Field Crew Billing
At a bare minimum the robot needs to pay for itself but should also make profit just like a person would. Figure your equipment costs including financing (even if it was a cash purchase) and expected maintenance then back that out to an hourly cost then multiply by whatever wage multiplier your company wants to achieve on its personnel. Add that to whatever your existing 1-person and/or 2-person crew rates are. A good robot will increase the efficiency of either crew type in nearly every task. Good luck and congrats on the purchase!
lemme expound further on my thoughts, now that i'm not half asleep and just got out of one of the worst CEU seminars i've ever endured:
in my opinion a 1-man robotic crew is worth every bit what a 2 man crew is worth. and here's why:
tree: on any particular day or job, a well skilled robot operator will work slightly slower or equal to an equally skilled two man crew in most scenarios (outside of layout work). however, i think there's a cumulative improvement in the quality of work coming out of a solo robotic operator due to the single source point in data collection. in other words- things will be shot "better", generally speaking, because the single (and however insignificant) gap between the person giving the shot and the person holding the collector.
forest: over the course of a year's time when one compares the cost of a robot against the average salary of an i-man, and the relative expenses of insurance of property vs. medical and maintenance costs (check ups on a robot, sick/hangover/etc days for the average i-man), the advantages start tipping well in favor of a 1-man crew.
so, are you then compelled to pass that along to the client? i mean, i reckon that's your individual prerogative, however i treat improvements in technology as aids to improve my profit margin as much as an improvement in the quality of my work. doesn't mean i'm taking the client for a ride- if my proposal is higher than the other guy with a robot (or a two man crew), he'll get the work in a lot of cases. which is fine. but i don't bid a job lower because i've essentially replaced a crew member with a more reliable and cost-effective one. and for the record- i take the same position in regard to the atv. (granted, i'm typically not doing anything bigger than 70-80 acres). the idea that i'm going to start walking my fees back down because i incurred a very significant expense for the sake of improved efficiency is just ludicrous to me. but, i have that luxury right now, i guess. talk to me again when the next crash comes (and all this gear is paid for...).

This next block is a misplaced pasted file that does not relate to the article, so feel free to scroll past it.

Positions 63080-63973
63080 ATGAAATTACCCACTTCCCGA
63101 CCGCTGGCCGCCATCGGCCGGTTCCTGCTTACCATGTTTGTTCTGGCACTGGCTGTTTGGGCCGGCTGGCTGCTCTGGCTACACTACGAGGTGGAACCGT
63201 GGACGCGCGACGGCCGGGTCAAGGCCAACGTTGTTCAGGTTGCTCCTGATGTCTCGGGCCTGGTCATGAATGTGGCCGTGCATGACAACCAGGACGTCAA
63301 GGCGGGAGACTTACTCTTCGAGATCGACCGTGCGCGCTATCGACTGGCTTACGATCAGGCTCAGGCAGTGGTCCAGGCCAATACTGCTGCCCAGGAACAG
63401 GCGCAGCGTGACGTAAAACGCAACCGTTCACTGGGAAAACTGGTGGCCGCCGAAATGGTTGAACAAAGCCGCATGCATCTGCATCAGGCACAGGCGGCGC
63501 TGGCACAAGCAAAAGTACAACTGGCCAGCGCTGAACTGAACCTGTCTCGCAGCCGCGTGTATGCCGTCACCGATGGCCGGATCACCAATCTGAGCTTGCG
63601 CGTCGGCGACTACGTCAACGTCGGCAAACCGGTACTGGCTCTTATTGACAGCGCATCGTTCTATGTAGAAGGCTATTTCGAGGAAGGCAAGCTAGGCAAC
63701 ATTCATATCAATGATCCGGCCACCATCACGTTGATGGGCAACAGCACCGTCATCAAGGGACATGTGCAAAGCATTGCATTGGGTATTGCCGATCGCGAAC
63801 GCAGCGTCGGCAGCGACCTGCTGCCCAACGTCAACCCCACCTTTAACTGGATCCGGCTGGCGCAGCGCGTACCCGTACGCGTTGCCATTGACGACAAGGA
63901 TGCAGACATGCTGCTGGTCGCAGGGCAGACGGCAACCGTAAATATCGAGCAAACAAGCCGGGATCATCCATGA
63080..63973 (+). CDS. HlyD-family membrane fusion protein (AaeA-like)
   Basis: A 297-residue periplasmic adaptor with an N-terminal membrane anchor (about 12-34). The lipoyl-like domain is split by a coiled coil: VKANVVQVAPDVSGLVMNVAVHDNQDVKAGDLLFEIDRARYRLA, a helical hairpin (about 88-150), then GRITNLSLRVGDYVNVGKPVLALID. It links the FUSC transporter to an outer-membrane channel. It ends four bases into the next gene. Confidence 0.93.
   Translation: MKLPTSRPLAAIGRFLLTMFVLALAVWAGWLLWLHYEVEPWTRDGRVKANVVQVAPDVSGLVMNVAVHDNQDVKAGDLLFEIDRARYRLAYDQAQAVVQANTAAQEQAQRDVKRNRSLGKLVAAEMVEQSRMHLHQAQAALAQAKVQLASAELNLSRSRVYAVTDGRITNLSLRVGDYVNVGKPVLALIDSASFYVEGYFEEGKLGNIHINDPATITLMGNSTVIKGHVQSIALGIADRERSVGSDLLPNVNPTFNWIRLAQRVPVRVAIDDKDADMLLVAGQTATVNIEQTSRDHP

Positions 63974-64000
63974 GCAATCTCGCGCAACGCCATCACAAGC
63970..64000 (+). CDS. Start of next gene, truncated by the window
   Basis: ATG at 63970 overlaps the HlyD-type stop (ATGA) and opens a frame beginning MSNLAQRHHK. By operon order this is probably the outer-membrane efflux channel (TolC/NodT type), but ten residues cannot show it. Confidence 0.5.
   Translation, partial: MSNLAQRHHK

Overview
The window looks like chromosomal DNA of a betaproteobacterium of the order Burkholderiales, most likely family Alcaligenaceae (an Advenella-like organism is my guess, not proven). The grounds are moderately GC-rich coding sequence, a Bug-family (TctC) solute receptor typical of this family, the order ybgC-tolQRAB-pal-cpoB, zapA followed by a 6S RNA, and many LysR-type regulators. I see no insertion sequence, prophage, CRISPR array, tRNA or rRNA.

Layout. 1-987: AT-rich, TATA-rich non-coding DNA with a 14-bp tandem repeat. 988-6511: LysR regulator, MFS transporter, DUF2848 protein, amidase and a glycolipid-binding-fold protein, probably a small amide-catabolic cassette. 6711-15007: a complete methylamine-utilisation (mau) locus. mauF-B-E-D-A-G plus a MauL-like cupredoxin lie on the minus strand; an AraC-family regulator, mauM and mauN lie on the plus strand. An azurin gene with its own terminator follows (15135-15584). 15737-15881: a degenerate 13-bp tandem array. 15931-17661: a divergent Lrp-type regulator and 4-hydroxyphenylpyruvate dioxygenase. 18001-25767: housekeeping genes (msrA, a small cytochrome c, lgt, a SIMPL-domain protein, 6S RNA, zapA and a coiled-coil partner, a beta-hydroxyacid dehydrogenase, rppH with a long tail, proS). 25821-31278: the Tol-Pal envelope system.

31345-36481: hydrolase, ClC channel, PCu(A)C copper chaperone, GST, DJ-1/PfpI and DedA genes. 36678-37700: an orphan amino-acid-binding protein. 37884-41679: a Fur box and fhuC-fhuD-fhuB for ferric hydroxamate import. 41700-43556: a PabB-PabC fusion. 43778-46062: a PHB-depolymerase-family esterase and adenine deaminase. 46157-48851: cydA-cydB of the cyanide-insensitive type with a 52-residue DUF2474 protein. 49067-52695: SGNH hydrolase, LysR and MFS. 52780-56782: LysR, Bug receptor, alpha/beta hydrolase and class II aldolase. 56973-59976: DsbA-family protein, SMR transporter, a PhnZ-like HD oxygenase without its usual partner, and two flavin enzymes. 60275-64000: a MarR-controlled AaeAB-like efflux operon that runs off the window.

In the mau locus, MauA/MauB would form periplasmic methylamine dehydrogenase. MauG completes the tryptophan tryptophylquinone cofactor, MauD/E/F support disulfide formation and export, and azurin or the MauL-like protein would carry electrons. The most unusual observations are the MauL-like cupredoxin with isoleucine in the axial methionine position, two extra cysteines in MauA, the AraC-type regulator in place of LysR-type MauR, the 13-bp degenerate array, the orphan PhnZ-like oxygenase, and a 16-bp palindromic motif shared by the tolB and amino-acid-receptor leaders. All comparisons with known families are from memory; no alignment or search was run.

I know I'm not as fast working 1-man than working 2-man, so I discount accordingly. My equipment costs are essentially the same either way, but I give the client a break to account for the difference in efficiency.
I rarely work 2-man anymore anyway, so it's almost a moot point in my case.
I rarely give a solid quote and exist by fee billing.
The amount of the invoice is based upon who is on the gun, who is driving the stakes and how much time it takes for me to do the deciding part and then place that in a fee basis for what is being surveyed and the consideration of a $$$ amount for my liability.
It depends on the two man robot crew. In my late twenties, I and another fella, similar in age, worked with an Allegro DC running Carlson SurvCE with a 1100 series Leica Robot. We were both active and in great shape, slightly competitive, and able communicate to one another easily with our own system of hand and radio signals. With a robot, we were more than twice as fast working together versus either one of us working solo. I don't expect field hands to run around like a fool like I did and still do sometimes. The hardest part of creating a tiered system for different combinations of crew and equipment is thinking of what to call the divisions.